Fashion » Family Style
For most newlyweds, moving in with the in-laws would be a nightmare, but in Nicola Maramotti’s case, the scenario had a very happy ending. For one thing, her husband’s family, among the wealthiest and most private in Italian fashion, live in a 1,000-year-old castle. For another, during her stay under their roof, Maramotti not only entered the family but also joined the family business, MaxMara.
Born and raised in Hamburg, Germany, Nicola met her future husband, Ignazio Maramotti, in New York when both were working there after college. The couple moved to the northern Italian town of Reggio Emilia, home base of the MaxMara empire, just prior to their 1993 wedding. “Our little apartment wasn’t ready yet when we arrived,” recalls Maramotti over lunch in West Hollywood. A willow-thin blond, she has wide-set amber eyes and speaks in a serene voice lightly seasoned by a German accent. “So we moved into the castello of his parents for a while.”
Within a few days, Nicola’s future father-in-law, Achille Maramotti—the company founder who is widely credited with introducing ready-to-wear to Italian fashion in 1951—noticed that she was restless without anything to do and so invited her to visit MaxMara headquarters. “That was the first day I stepped foot in the company,” says Nicola, who was soon charged with helping open a Milan flagship for the brand’s secondary line, Max & Co., “and I never left.”
Today Maramotti scouts new store locations across Europe for MaxMara’s various labels, which also include SportMax and Marina Rinaldi. It’s no small task for a company that deeply believes in opening new stores—almost 2,300 in 90 countries to date, generating $1.8 billion in annual sales.
Maramotti also periodically steps forward as the public face of the company, and it’s just such an occasion that recently brought her to Los Angeles to attend the annual Women in Film gala, a fundraiser for the powerhouse Hollywood charity that supports young talent with mentorship and scholarship programs. Maramotti was on hand to bestow this year’s MaxMara Face of the Future Award to Ginnifer Goodwin. (Past winners include Emily Blunt and Maria Bello.) “It’s still quite hard for women to succeed in Hollywood,” says Maramotti, when asked why MaxMara chose to throw its support behind the charity, “and this is how we would like to help.”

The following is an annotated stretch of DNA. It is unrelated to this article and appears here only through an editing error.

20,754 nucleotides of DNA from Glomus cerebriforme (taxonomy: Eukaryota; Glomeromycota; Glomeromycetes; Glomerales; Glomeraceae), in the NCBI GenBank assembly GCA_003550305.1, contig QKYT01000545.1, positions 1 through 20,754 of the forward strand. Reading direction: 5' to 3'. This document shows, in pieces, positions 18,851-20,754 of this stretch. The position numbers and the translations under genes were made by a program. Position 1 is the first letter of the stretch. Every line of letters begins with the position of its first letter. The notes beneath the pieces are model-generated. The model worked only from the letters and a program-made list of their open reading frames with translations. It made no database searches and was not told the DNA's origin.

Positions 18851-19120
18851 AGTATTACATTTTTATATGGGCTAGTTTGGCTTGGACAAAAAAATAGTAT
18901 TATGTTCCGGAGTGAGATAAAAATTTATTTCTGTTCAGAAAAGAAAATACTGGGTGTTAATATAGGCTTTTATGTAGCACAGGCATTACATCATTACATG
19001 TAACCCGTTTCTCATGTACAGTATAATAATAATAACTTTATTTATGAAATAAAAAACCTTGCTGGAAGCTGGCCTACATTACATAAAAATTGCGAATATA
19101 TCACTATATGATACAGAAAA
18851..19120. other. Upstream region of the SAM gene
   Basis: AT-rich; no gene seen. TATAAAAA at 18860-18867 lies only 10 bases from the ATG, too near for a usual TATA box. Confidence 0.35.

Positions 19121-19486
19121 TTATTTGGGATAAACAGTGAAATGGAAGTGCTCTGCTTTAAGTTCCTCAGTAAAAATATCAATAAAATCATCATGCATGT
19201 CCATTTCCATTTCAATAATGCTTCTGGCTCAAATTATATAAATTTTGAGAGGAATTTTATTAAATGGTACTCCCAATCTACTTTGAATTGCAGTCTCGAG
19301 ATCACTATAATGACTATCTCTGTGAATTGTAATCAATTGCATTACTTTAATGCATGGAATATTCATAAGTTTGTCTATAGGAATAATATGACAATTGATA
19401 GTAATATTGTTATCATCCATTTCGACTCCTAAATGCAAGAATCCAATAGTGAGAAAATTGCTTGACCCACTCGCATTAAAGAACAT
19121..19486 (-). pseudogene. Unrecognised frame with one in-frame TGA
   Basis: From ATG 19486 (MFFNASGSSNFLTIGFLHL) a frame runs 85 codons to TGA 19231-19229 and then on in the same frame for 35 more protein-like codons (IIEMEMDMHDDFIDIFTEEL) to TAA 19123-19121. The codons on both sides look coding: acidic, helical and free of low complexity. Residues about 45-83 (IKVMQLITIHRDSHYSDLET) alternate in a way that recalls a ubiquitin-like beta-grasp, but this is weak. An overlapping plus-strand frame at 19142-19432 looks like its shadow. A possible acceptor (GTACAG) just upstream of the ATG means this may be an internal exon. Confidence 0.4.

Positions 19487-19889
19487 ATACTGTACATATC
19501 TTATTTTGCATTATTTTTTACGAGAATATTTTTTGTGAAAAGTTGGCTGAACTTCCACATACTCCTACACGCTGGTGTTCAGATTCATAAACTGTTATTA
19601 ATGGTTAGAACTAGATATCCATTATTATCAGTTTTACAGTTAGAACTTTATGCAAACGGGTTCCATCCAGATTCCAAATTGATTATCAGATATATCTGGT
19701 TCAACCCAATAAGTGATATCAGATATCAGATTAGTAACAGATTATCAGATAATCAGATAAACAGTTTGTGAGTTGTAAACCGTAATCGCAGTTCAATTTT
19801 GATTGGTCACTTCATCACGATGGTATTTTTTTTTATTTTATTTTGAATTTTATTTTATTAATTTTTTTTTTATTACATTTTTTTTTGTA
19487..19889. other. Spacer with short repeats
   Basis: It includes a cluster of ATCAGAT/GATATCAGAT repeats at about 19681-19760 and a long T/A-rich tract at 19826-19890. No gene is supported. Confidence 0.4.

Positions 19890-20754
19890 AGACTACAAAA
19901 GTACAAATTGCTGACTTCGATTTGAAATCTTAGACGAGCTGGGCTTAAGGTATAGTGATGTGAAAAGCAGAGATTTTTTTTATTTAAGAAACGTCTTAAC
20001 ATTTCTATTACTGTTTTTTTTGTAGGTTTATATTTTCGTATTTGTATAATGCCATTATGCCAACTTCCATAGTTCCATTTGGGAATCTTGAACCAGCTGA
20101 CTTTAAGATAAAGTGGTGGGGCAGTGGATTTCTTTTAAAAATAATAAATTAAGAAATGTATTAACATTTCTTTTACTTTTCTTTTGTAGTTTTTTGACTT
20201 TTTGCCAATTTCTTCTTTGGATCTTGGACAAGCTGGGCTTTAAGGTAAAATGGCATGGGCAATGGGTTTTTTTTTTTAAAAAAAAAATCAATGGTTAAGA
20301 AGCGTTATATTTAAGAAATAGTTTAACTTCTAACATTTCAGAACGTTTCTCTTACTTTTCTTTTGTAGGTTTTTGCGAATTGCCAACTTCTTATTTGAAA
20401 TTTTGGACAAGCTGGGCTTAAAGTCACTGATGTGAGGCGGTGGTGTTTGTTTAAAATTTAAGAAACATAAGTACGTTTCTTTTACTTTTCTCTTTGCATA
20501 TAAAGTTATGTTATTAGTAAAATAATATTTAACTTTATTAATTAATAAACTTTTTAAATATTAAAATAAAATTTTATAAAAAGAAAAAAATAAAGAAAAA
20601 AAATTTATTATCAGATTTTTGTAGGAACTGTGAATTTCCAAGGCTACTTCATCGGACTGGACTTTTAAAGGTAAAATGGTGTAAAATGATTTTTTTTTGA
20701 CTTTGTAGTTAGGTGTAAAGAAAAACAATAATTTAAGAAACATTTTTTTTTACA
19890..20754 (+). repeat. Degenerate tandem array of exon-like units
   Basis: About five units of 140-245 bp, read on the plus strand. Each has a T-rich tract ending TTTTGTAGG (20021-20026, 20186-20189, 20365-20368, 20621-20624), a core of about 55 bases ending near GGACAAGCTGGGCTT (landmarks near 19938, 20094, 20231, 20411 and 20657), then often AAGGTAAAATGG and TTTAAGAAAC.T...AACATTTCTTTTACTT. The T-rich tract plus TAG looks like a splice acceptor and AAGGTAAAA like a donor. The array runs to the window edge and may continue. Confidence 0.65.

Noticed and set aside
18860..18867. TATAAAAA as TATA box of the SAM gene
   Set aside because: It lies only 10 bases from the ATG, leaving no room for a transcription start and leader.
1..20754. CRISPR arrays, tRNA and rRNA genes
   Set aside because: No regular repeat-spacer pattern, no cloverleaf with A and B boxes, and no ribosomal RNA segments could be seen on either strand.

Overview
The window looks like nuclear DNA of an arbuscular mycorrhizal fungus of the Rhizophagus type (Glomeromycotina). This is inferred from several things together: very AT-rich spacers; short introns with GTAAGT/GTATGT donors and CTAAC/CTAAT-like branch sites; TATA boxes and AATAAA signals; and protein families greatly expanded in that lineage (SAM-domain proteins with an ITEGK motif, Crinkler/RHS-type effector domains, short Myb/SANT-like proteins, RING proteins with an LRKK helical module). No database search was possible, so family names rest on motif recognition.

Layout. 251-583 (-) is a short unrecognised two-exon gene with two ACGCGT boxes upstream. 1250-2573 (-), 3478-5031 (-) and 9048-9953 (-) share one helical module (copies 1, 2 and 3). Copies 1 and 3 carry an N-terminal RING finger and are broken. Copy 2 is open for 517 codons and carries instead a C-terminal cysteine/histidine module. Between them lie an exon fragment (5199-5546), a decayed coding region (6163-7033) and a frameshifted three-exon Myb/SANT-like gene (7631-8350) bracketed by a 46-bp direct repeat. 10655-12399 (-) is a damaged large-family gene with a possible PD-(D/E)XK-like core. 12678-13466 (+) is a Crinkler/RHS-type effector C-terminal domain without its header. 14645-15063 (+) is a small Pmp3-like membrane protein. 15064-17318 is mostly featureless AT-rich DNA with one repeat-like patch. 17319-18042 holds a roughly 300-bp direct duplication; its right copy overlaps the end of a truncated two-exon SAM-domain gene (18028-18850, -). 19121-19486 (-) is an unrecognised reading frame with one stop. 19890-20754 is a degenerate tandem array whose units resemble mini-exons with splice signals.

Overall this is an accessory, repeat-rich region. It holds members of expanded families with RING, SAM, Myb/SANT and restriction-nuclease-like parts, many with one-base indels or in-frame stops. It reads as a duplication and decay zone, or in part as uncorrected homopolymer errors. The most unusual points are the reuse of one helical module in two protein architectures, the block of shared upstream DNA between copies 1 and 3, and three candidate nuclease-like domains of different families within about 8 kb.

Maramotti is equally involved with the MaxMara Art Prize for Women, a biannual award that goes to a young artist selected by London’s Whitechapel gallery and provides an all-expenses-paid six-month residency in Italy.
Margaret Salmon, the first recipient in 2006, calls the residency “more important, really, than money,” since it gave her full immersion into Italy’s rich cultural scene and the necessary production support from Whitechapel to respond to it in her own work. “I was spoiled,” recalls Salmon, who created a film triptych during her time abroad. “I was also very impressed with the Maramotti family. I found them very down-to-earth and engaged.”
The award is a natural outgrowth of the family’s longtime interest in art. Achille began collecting early in his career, befriending artists of the Arte Povera movement and buying directly from their studios. He continued until his death in 2005, amassing work by Francis Bacon, Piero Manzoni, Alex Katz, Vito Acconci, Ellen Gallagher and Eric Fischl. These days it’s Nicola and Ignazio who add to the collection, often shopping at Art Basel and London’s Frieze.
Still, the couple prefers to keep a low profile, even at such scene-y events. Most people in the art world—or even the fashion world, for that matter—wouldn’t recognize the Maramotti name, and that’s just how they like it. “My family has always had the idea that it does not want to promote one public face,” says Maramotti, noting that while Karl Lagerfeld, Narciso Rodriguez, and Proenza Schouler’s Lazaro Hernandez and Jack McCollough all designed for MaxMara early in their careers, they did so anonymously. “That’s also why many people don’t know us as a family. They know our product. I think it’s quite sane to work that way.”